Dec. 4 (Bloomberg) -- Italian Prime Minister Mario Monti announced 30 billion euros ($40 billion) of austerity and growth measures as he seeks to cut the euro-region’s second-biggest debt and prevent a breakup of the euro.
Monti’s Cabinet in Rome passed the measures a day earlier than planned as the new prime minister rushed to reassure investors he is serious about taming a debt of almost 1.9 trillion euros. The premier will present the package, which includes more than 12 billion euros in spending cuts, to both houses of parliament tomorrow.
“The huge public debt of Italy isn’t the fault of Europe, it’s the fault of Italians because in the past we didn’t pay enough attention to the well being of the young and the future adults of Italy,” Monti said at a press conference in Rome today after his Cabinet passed the package.
Monti, sworn in on Nov. 16 after Silvio Berlusconi resigned, is under pressure to move quickly as a selloff of the country’s bonds sent borrowing costs surging last month past the 7 percent threshold that led Greece, Ireland and Portugal to seek aid. Italy is seen as too big to bail out with 450 billion euros of bonds maturing in the next three years, more than the current size of the EU’s rescue fund.
Tears at Briefing
Monti’s Cabinet adopted the measures after a three-hour meeting in Rome and then presented the plan in an emotional two-hour press conference. Labor Minister Elsa Fornero broke into tears as she described the sacrifices the government was asking workers to make and explained that all but the lowest pensions would no longer be indexed to inflation.
The plan includes 20 billion euros of austerity measures and another 10 billion euro of proposals that aim to boost growth of an economy whose expansion has trailed the European averaged for more than a decade. Italy’s economy will contract 0.4 percent to 0.5 percent in 2012, Deputy Economy Minister Vittorio Grill said at the press conference.
The package touches on all aspects of Italian society with items aimed at shrinking the size of the government, raising the retirement age, forcing all transactions of more than 1,000 euros to be done electronically to fight tax evasion, an increase of the sales tax of two percentage points, and tax breaks for companies that hire young workers and women.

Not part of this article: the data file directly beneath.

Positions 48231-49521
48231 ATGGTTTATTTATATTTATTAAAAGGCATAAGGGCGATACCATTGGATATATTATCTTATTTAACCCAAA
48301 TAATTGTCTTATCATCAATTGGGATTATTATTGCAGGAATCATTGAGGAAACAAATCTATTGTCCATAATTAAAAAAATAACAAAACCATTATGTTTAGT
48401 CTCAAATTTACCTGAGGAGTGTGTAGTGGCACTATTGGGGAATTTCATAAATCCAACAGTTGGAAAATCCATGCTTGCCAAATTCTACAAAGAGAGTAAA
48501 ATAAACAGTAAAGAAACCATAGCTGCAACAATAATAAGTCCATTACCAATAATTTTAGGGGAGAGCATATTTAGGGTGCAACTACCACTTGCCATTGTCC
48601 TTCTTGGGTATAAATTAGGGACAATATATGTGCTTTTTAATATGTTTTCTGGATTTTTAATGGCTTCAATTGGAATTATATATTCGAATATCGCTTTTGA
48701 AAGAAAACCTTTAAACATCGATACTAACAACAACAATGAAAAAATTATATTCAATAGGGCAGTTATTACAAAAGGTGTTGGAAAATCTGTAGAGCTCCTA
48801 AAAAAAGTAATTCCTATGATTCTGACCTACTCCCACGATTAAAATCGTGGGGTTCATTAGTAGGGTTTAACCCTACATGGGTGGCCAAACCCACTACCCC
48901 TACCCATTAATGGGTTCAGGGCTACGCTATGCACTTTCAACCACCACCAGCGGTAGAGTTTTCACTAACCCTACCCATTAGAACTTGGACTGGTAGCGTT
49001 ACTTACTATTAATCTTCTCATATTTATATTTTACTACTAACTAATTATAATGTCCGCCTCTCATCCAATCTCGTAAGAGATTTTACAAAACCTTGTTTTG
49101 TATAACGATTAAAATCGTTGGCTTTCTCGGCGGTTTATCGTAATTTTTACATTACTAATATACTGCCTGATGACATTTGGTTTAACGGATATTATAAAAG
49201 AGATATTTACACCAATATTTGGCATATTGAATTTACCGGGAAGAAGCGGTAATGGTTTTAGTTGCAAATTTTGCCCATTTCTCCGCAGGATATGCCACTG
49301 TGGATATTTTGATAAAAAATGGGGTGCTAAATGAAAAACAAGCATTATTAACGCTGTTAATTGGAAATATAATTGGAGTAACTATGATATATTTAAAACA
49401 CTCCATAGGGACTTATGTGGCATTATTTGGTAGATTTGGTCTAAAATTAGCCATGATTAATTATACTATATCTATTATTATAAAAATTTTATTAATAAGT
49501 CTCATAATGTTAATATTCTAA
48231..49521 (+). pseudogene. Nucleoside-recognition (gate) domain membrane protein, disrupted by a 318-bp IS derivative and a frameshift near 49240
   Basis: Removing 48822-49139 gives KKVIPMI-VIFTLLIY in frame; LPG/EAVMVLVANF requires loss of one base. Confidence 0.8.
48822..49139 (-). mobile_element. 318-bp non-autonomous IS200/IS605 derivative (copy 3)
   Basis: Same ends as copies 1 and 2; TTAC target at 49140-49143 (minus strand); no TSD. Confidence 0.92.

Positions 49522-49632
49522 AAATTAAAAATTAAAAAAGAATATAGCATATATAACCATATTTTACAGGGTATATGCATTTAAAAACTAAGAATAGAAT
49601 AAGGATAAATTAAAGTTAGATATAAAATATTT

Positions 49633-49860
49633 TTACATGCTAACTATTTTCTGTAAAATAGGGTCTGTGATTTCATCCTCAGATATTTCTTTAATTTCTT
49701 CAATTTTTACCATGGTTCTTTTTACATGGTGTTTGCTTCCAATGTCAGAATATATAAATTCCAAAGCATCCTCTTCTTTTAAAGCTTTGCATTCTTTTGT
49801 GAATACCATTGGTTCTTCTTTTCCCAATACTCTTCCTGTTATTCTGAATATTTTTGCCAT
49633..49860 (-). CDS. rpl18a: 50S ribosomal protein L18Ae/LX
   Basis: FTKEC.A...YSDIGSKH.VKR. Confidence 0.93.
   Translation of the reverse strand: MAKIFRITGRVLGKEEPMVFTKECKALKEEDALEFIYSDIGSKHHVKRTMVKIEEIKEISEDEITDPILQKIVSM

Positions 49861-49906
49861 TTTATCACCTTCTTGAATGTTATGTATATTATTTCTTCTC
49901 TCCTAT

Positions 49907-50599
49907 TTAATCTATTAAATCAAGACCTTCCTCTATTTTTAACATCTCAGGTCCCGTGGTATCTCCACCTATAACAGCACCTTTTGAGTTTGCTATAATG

The government dropped a plan to raise the tax rate on Italy’s highest earners, though it will increase levies on luxury goods and resurrect a property tax on first homes.
“It’s a very tough package, but we don’t have any choice except to pass it,” Emma Marcegaglia, head of employers’ lobby Confindustria, said in comments broadcast on Sky TG24 today after meeting with Monti. “The plan is key to saving Italy and preventing the collapse of the euro.”
The Italian budget package comes at the start of a critical week for Europe’s efforts to end the debt crisis and prevent Italy and Spain from succumbing and causing a breakup of the single currency. German Chancellor Angela Merkel meets French President Nicolas Sarkozy tomorrow to advance a plan for stricter enforcement of the region’s deficit rules that will be presented to European Leaders at a summit on Dec. 8.
Markets tension eased last week as investors bet that the summit would make progress on unifying budget policy that could leave for more robust support from the European Central Bank or eventual issuance of euro-region bonds.
Italian 10-year bonds rallied for the first week in eight, with the yield falling 58 basis points over the week to 6.68 percent. That narrowed the yield difference over similar-maturity German bunds by 45 basis points to 4.55 percentage points. Even with the decline in yields, Italy is paying the highest rates in more than a decade to attract buyers for its debt and offered more than 7 percent on new bonds for the third time in a week on Nov. 29.
Italy’s budget deficit of 4.6 percent of gross domestic product last year is less than France and half that of the U.K., and the measures may help the government achieve its goal of balancing the budget in 2013. The country’s debt is larger than Greece, Spain, Portugal and Ireland combined.
Monti spent the weekend meeting with leaders of the main political parties, unions, employers and social groups to try to build support for the plan before it goes to parliament. Monti, an economist and former European Commissioner, was chosen by President Giorgio Napolitano to lead Italy after Berlusconi’s resignation and the professor, as he his known, has no political base in parliament.
“Medicine is always bitter, but sometimes it’s necessary to prevent the patient from dying,” Pierferdinando Casini, head of the Union of Centrists party, said yesterday after meeting with Monti.
The measures the new government plans to take are severe and necessary to “make Italy better,” the leader of Berlusconi’s People of Liberty party, Angelino Alfano, said yesterday after the talks. “Monti has been called in precisely to take decisions which are far from easy, and we are aware of this,” he said.
Union leaders were less supportive. The government’s proposals are “indigestible,” and “we are ready to counter the wrong decisions” that will be made, Susanna Camusso, head of Italy’s biggest union, CGIL, said yesterday.
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